Name: The Reverend Mark Elston Zorab
Job: 1.Hon. Assistant Curate, St.Arvans group of Parishes near Chepstow, Diocese of Monmouth.
2. Chartered Surveyor and Principal, Elstons Country Land & Estate Agents, Usk, Monmouthshire.
Age: 59 Married with four children.
What was your route into the job?: 1.Ordained 1994 by Archbishop Rowan Williams to serve as non stipendiary Curate in the St. Arvans group of Parishes with five rural churches including St. Deiniol’s, Itton in which parish are kenneled the Curre&Llangibby foxhounds and where the famous hound breeder Sir Edward Curre, Bt, lived and bred his famous white hounds with Welsh cross bloodlines many of which can be found in hunt kennels throughout the UK and USA if you look far enough back at the pedigrees in the Foxhound Kennel Studbooks.
2. My father Phillip was as an Artillery officer in WWII and afterwards became a London hospital Consultant and was one of 5 brothers, all third family generation practicing medicine, I am the black sheep of the family! He encouraged me to attend the Royal Agricultural College, Cirencester and I trained in the rural practice division of the Royal Institution of Chartered Surveyors becoming FRICS and eventually Principal of my own rural Estate Agency and lettings practice in Usk Monmouthshire, the county of my mother’s family from Piercefield Park (now Chepstow racecourse) and where my grandfather farmed a heard of Guernsey dairy cows near-by.
What's the best part of the job?: Living and working and ministering to all different kinds of people in their different stages of life and needs here in Monmouthshire. In the estate agency practice I am very fortunate as it allows me to see all the most interesting rural properties in SE Wales.
It brings me into contact with people at all the various stages of their life. People move home for all sorts of different reasons for example, getting married, moving up or down the ladder, gaining or losing jobs, ill health and of course at their death too. This is a vocation to help people move of itself. However, it also provides the salary to live on and so that the church doesn’t have to pay me. The bible says, “the labourer is worthy of his hire” Luke ch 10 and of course even St. Paul earned his own living as a tent maker in the early church. This means bridging the gap for people between the world and the church quietly continuing to help make Christianity and the name of Jesus known and loved in the rural areas. I follow the catholic Anglican tradition, where we value the historical context of the rhythm of daily prayer and sacrament, worshipping in the same Celtic and medieval buildings of our ancestors in the faith, to traditional liturgies which speak louder and I believe more truthfully, than any of the new liberal innovations the church is currently engaging with, can ever do. In my own parish of St. Arvans we have a 10th century Celtic wheel cross and are currently trying to raise £200,000 to renovate the roof.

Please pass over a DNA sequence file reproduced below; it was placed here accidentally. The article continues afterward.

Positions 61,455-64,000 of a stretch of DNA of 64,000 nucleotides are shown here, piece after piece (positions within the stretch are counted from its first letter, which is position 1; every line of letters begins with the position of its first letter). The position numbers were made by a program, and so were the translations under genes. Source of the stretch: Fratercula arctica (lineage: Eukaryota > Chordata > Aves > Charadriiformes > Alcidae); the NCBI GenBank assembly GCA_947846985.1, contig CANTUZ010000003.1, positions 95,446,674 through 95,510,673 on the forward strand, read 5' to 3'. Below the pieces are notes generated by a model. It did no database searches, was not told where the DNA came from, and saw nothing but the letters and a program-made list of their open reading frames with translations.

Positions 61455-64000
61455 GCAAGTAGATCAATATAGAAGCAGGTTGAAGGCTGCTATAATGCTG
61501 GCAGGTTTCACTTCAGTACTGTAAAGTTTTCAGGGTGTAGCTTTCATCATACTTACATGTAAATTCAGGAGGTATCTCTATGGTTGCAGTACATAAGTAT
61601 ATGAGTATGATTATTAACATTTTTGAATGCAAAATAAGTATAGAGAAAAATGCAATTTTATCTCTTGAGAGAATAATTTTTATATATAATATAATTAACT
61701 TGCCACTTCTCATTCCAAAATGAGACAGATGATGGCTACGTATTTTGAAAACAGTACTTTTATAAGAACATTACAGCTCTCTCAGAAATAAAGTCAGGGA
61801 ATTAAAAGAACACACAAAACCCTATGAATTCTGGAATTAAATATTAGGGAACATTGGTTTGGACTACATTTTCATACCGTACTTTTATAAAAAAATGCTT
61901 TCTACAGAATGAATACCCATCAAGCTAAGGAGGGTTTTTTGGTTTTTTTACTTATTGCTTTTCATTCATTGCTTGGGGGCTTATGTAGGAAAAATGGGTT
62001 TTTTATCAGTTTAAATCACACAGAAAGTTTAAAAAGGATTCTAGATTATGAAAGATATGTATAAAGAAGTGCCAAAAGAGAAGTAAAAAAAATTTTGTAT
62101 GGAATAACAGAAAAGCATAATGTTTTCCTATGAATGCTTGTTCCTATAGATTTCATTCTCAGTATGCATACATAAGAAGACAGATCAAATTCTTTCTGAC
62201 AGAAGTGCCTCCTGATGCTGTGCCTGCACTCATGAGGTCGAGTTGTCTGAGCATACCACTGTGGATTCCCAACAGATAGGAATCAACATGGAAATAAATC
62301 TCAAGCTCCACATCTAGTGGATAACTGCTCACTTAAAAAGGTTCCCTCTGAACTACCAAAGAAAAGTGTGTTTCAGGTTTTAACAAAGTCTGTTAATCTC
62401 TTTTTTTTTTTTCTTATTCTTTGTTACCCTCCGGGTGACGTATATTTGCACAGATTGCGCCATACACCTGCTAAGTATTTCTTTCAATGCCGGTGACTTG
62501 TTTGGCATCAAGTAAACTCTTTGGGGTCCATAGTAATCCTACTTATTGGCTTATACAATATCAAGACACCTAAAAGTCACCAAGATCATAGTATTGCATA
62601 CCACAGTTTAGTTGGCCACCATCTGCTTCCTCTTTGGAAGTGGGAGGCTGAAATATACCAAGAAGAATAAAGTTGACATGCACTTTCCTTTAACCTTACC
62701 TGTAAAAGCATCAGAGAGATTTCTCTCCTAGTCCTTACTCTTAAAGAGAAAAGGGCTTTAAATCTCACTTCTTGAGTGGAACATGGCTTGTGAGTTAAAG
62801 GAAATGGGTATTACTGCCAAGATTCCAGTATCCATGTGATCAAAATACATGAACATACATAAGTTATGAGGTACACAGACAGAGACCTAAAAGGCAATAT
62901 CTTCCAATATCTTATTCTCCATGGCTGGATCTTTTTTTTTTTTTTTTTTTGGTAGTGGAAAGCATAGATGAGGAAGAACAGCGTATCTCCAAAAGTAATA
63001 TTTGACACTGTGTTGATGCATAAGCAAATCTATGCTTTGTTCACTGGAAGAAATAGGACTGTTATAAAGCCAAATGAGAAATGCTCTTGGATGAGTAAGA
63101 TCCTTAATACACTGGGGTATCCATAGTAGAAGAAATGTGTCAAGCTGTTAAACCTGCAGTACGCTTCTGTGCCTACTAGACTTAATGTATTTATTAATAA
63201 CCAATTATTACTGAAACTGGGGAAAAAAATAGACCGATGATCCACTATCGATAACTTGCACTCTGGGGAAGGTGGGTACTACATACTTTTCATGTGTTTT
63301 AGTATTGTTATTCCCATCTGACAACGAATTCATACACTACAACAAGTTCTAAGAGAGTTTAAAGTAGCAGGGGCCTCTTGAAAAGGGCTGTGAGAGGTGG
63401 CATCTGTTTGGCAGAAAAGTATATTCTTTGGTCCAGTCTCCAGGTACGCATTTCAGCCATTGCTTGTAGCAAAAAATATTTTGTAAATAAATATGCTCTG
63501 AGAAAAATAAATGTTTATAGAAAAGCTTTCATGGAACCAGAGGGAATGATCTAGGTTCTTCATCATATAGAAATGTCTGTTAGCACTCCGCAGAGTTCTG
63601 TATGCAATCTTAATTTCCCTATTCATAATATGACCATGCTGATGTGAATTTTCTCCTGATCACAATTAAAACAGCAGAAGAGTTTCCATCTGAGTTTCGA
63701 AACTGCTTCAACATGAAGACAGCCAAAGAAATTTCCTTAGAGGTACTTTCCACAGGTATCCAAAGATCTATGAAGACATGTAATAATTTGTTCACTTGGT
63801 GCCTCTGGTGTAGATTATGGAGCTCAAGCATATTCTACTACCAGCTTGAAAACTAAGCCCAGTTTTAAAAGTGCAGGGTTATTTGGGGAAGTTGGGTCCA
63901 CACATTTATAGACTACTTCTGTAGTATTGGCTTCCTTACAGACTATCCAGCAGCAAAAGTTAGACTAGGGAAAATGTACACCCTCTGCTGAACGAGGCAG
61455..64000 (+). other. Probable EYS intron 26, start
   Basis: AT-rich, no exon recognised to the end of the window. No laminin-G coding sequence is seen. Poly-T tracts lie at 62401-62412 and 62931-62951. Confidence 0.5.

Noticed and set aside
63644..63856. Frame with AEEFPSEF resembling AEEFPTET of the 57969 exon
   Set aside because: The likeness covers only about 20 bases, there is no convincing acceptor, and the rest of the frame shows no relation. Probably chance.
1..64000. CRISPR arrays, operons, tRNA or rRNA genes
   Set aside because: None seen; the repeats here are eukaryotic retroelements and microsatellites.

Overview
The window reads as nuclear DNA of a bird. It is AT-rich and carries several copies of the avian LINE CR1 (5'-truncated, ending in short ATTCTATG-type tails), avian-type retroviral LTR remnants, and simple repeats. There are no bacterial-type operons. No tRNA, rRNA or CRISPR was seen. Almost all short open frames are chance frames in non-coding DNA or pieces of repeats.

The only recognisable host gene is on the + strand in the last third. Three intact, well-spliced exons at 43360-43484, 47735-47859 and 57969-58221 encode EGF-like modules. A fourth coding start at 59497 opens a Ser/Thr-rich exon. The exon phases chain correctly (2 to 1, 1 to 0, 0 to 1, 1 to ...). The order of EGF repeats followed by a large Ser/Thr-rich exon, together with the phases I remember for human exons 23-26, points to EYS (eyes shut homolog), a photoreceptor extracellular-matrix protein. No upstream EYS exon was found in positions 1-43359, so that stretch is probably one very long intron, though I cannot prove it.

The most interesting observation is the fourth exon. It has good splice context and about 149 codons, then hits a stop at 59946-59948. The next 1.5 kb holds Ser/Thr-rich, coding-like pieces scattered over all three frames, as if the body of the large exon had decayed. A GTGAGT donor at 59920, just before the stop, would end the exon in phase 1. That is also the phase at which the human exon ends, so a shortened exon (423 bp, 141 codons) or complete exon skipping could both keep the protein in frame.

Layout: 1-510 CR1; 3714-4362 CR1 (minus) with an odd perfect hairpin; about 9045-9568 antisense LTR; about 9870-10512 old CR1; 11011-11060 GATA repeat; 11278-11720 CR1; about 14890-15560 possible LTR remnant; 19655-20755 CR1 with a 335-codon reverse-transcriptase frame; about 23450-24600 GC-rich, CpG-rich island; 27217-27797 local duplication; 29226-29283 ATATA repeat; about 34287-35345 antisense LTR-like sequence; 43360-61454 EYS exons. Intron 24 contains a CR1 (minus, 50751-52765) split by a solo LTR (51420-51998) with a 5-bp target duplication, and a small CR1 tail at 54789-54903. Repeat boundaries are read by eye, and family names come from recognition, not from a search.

And the most challenging aspect?: Working as part of a team with my friend and colleague Fr. Michael Gollop SSC the parish priest of our group, to jointly bring to people the daily Holy Sacraments and on Sundays and Baptism, Marriage and funeral rites to all the five churches in very rural areas. Two of the churches have no road or electricity to them and we walk across the fields in all weathers, so winter is always a challenge but often very beautiful too. Making time is a challenge for the three vocations I follow with a busy pastoral, family and business life, and a very active working Cocker Spaniel called Dot who accompanies me into church and sits obediently at the back during Mass on Saturday mornings!
What has been your proudest moment?: In the Church pride is something to avoid and which can be sinful! So perhaps I could tell you about my activities instead! Fishing the famous Monmouthshire rivers for trout and salmon; the Usk is next to my office and the Wye runs through the parish and shooting at Usk Castle down the road makes me very fortunate. As a former MFH I continue to support the hunt although I don’t ride any more, time is the problem. Both Chepstow racecourse and the point-to-point course at Howick (where I used to race ride in younger days) are situated within the parishes, so I go there too, aren’t I lucky!
What advice would you give someone going into the role?:The future of the rural parishes may largely rest with the properly trained voluntary ordained ministry, it could be you! Make time for your family, for daily prayer and make sure to turn the mobile off sometimes because you are never off duty!